Published: Fri, April 21, 2017
Medicine | By Megan Pierce

Cure For Dementia? Umbilical Cord Blood Revitalizes Brain Function, Study Finds

Cure For Dementia? Umbilical Cord Blood Revitalizes Brain Function, Study Finds

Researchers from the Stanford University School of Medicine found that the protein located in the blood can actually boost learning and memory in older mice, opening the potential of new treatments for age-related mental declines, according to a report from Medical Xpress. But older mice that were given human cord plasma depleted of TIMP2 derived no learning and memory benefits.

"The really exciting thing about this study, and previous studies that have come before it, is that we've sort of tapped into previously unappreciated potential of our blood - our plasma - and what it can do for reversing the harmful effects of aging on the brain", lead researcher Joe Castellano told NPR.

Wyss-Coray's lab has pioneered the uses of parabiosis in aging research. And while "it's all very nice preliminary data", he says, there are dozens if not hundreds of other proteins that need to be looked at before anybody can say with confidence if these substances-or more generally speaking, a transfusion of blood from young to old-could help treat Alzheimer's or otherwise be useful in humans. Since that time studies have shown that blood from younger rats can rejuvenate the cell activity in the livers and muscles of older mice.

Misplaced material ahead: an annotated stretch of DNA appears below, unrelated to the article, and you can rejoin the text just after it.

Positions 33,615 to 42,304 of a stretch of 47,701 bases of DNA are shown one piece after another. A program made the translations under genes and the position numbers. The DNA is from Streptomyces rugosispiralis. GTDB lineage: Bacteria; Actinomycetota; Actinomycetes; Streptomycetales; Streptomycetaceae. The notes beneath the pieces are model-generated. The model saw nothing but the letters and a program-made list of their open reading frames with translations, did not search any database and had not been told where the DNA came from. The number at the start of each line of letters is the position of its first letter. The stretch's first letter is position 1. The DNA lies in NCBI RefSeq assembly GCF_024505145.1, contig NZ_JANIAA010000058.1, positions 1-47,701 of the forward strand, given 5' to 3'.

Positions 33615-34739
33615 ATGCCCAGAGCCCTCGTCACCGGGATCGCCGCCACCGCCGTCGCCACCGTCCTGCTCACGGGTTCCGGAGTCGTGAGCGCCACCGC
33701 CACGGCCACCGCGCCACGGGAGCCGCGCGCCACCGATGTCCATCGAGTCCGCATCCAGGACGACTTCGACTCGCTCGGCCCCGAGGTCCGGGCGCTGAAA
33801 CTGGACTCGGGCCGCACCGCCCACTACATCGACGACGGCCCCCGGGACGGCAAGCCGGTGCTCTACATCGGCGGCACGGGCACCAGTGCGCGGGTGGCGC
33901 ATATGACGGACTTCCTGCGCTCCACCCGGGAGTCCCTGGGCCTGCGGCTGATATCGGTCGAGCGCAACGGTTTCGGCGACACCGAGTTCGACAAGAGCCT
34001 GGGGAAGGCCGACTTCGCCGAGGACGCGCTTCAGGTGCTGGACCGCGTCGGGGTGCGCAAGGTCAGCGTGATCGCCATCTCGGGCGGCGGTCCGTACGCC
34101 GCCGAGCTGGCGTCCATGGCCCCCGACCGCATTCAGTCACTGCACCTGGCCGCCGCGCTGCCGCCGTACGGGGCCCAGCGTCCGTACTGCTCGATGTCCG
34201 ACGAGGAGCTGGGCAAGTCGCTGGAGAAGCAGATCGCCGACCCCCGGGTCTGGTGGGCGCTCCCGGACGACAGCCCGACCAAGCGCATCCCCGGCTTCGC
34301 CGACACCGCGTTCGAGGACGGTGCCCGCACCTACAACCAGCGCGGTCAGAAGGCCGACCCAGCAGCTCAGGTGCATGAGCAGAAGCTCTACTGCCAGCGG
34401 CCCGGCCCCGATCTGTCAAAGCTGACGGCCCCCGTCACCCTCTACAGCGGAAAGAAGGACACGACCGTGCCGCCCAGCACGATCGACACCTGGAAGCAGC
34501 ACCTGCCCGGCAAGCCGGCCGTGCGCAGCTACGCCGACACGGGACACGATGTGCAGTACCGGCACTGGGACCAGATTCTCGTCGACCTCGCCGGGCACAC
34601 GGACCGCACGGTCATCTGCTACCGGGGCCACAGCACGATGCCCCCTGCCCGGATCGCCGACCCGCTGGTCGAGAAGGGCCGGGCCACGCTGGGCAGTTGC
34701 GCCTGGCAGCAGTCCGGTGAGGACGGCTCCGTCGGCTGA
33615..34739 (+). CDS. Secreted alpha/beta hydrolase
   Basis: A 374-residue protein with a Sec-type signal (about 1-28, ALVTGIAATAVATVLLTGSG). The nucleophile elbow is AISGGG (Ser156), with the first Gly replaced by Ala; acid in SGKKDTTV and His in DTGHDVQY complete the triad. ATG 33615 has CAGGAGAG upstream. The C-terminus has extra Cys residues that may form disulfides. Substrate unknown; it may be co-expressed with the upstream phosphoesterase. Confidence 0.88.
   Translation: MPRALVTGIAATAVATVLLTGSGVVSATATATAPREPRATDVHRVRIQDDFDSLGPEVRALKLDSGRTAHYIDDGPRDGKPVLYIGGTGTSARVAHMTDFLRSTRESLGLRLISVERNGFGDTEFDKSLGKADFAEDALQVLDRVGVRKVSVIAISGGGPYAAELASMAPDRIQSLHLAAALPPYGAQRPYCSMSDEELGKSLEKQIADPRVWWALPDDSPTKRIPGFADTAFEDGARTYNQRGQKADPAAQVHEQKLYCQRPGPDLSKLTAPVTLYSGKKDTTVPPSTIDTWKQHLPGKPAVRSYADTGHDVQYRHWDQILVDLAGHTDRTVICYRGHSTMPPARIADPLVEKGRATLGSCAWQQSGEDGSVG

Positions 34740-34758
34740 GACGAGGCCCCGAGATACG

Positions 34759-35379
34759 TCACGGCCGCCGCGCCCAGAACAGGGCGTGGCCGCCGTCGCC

Ultimately the goal of this research is not to drain Millenials of their plasma to benefit Baby Boomers, but instead to isolate and synthesize the anti-aging compounds in young blood. These mice age just like wild-type; their neurogenesis and activation of immediate-early genes wanes while microgliosis rises as they mature. To find out what it was, Wyss-Coray and his colleagues gauged plasma-protein levels in humans and mice from different age groups, in search of proteins that the two species share in common and whose levels change similarly with age.

TIMP2 is plentiful in the plasma of umbilical cords, but levels of it decline with age.

A classic laboratory test of a mouse's spatial memory is called the Barnes maze. They also showed numerous biochemical and physiological signs of rejuvenation in their

Infusing this human plasma into the veins of elderly mice, they found, improved the animals' ability to navigate mazes and to learn to avoid areas of their cages that deliver painful electrical shocks.

What might TIMP2 do in the brain? However, other researchers say that TIMP-2 rises in these cases as a response to these diseases (specifically, to prevent protein-degradation), and aren't likely to be causative. Castellano found that many immune and trophic factors were upregulated in the blood of TIMP2 knockout mice, suggesting it may have a profound effect on the systemic and even the brain's "communicome". Wyss-Coray said. "And if it's multiple organs, does it change with aging at the same speed, and can we interfere with that?"

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